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July 16, 2010 Compiled by Heidi M. Agustin
woman holding a debit card
Those who are unemployed in South Carolina will see a change in their unemployment benefits come Monday. According to WCBD News 2, the S.C. Department of Employment and Workforce will begin phasing out paper checks and will replace them with Visa debit cards. Because the old process required the department to process and print checks, which resulted in bank processing fees, the new process is expected to save more than $4 million a year, reported Clark Newsom, a spokesperson for the Department of Employment and Workforce. The department printed and mailed more than 100,000 checks just last week.

Unemployment recipients also have the option of direct deposit if they do not want to receive a debit card.

Charleston Regional Business Journal reported that the department wants to make the process easier for individuals. It has been testing the new debit card program in three areas for the last two months. "These new methods of delivering unemployment benefits are part of a conscious effort to streamline our service delivery system in a more efficient and cost effective manner. The use of debit cards and direct deposit offers a faster and more secure option for claimants and helps them avoid check cashing fees," said Executive Director John L. Finan. New claimants will be the first to receive the debit card and the department hopes to complete the transition by October 1.

The department has partnered with Bank of America Merrill Lynch and Visa. South Carolina unemployment claimants will be presented with the Visa debit card option when applying for unemployment insurance benefits. Once a claimant is determined eligible, payments will be deposited directly to their debit card account and recipients will have the option of withdrawing money from any ATM or bank accepting Visa cards or using it to make purchases anywhere Visa debit is accepted. While there is no fee to receive the card, fees may apply for certain transactions. Information on these fees will be sent to the recipient along with the card.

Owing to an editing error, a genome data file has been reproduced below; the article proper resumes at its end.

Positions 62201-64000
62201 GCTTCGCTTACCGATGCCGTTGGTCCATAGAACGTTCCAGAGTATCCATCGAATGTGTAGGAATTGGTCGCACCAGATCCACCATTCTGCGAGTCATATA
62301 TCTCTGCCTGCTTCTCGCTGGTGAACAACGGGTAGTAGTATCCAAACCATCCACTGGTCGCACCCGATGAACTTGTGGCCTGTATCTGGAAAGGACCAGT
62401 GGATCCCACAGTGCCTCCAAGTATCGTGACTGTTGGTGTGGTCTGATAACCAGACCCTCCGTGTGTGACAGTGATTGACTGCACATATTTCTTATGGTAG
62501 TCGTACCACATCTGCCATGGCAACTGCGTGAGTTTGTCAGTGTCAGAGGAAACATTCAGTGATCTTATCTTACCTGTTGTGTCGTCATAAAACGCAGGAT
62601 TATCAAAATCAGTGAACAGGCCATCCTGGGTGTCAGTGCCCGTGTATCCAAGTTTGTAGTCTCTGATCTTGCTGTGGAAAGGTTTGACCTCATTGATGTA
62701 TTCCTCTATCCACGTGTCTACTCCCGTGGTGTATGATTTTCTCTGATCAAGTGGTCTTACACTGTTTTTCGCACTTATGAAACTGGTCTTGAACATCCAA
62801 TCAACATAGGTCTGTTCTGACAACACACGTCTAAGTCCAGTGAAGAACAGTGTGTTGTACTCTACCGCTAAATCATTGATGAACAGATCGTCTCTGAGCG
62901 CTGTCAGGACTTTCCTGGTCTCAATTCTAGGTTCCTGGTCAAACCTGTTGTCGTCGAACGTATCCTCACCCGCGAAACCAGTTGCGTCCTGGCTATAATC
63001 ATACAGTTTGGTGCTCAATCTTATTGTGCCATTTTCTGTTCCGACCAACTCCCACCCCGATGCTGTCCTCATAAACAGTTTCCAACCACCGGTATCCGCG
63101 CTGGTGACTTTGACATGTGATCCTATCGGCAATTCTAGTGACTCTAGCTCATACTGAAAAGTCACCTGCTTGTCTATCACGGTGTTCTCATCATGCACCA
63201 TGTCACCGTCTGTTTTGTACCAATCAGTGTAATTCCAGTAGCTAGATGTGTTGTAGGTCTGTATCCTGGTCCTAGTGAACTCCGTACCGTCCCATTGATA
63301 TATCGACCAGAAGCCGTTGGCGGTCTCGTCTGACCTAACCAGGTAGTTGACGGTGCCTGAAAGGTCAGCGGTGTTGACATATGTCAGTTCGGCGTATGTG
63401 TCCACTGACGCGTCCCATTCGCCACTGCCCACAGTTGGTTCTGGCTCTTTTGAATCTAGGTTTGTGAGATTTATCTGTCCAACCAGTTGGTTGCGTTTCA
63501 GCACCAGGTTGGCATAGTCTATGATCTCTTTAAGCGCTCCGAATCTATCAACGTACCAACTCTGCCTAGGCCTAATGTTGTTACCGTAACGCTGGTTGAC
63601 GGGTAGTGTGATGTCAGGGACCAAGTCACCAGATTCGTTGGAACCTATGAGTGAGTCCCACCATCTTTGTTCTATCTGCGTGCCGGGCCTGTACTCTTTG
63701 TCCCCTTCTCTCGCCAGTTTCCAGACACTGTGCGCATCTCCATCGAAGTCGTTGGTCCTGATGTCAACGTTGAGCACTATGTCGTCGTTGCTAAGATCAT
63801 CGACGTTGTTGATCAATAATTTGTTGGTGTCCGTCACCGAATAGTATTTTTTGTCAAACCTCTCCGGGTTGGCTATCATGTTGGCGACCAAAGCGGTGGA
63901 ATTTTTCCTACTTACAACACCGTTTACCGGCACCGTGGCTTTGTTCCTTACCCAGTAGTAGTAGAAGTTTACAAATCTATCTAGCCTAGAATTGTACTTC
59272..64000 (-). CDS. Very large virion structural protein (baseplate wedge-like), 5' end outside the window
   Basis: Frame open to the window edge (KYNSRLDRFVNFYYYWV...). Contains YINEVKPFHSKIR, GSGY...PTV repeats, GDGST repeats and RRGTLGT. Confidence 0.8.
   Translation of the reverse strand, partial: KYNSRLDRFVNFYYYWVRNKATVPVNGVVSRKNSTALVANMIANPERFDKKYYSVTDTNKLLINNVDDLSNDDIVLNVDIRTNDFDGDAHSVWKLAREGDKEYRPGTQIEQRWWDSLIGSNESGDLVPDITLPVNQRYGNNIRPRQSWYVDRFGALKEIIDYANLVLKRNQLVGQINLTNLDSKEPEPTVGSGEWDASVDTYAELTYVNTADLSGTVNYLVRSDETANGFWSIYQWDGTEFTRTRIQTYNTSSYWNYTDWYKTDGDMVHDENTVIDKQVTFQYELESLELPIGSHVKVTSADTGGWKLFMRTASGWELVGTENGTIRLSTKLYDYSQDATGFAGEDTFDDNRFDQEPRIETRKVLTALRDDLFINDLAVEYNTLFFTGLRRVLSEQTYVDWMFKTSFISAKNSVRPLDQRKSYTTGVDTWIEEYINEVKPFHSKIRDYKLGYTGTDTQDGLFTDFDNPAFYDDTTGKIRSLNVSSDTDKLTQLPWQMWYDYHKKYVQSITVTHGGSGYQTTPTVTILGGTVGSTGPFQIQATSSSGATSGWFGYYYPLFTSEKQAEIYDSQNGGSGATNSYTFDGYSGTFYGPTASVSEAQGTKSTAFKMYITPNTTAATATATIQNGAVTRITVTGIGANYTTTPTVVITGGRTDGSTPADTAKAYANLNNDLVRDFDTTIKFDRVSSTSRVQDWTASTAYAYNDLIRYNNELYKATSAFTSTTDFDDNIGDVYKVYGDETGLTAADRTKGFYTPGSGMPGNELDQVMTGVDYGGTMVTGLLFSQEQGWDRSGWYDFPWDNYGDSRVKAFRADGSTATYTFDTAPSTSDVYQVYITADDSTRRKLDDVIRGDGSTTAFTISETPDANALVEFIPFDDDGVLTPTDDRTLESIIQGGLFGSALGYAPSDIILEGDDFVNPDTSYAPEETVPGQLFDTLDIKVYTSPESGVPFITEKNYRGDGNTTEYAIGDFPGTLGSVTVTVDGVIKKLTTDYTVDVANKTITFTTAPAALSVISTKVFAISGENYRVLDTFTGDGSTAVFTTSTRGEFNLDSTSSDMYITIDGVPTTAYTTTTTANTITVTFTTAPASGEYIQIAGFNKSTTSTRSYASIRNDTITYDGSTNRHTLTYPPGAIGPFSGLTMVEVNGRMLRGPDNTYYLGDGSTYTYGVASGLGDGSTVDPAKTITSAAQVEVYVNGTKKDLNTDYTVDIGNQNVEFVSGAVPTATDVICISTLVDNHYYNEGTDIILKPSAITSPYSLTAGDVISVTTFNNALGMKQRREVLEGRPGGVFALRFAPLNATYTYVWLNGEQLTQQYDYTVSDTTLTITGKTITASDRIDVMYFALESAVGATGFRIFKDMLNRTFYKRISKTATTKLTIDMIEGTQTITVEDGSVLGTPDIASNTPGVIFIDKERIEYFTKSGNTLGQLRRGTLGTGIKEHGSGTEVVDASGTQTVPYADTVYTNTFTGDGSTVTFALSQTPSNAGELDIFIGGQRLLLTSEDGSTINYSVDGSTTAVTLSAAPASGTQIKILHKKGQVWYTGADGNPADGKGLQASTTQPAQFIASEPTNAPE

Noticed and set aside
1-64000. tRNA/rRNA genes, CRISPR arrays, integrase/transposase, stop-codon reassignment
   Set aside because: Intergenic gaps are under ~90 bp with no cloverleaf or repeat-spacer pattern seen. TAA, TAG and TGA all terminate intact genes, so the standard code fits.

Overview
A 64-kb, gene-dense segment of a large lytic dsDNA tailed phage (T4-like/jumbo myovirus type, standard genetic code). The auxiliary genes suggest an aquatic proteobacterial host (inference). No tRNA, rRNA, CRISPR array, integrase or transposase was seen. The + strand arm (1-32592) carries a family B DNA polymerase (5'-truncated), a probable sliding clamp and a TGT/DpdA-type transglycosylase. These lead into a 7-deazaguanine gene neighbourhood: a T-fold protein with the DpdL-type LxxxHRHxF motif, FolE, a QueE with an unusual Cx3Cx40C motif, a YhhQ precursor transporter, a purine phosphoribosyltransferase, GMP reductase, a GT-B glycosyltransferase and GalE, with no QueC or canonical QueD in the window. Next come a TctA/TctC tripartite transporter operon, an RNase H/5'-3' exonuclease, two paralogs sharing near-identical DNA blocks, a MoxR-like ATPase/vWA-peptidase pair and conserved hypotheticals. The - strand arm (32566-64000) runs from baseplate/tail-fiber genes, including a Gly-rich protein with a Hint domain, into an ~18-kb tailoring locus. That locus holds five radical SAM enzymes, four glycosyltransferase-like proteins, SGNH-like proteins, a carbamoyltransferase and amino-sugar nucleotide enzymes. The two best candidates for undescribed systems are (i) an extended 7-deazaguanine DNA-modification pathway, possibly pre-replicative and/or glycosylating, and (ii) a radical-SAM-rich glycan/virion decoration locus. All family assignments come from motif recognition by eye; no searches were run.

The transition to debit cards is expected to also benefit the employment department. According to WSPA News Channel 7, the department experienced several problems with the old system, including errors that caused the agency to send out duplicate checks on two separate occasions last year. "It will take away a lot of these factors that have been problems in the past," said Newsom.

WSPA News Channel 7 also reported that S.C. Department of Social Services moved to Electronic Benefits Transfer (EBT) cards in 1995 to replace food stamps, which saved the state close to $25 million over a nine-year period. The Department of Employment and Workforce hopes to see similar results.

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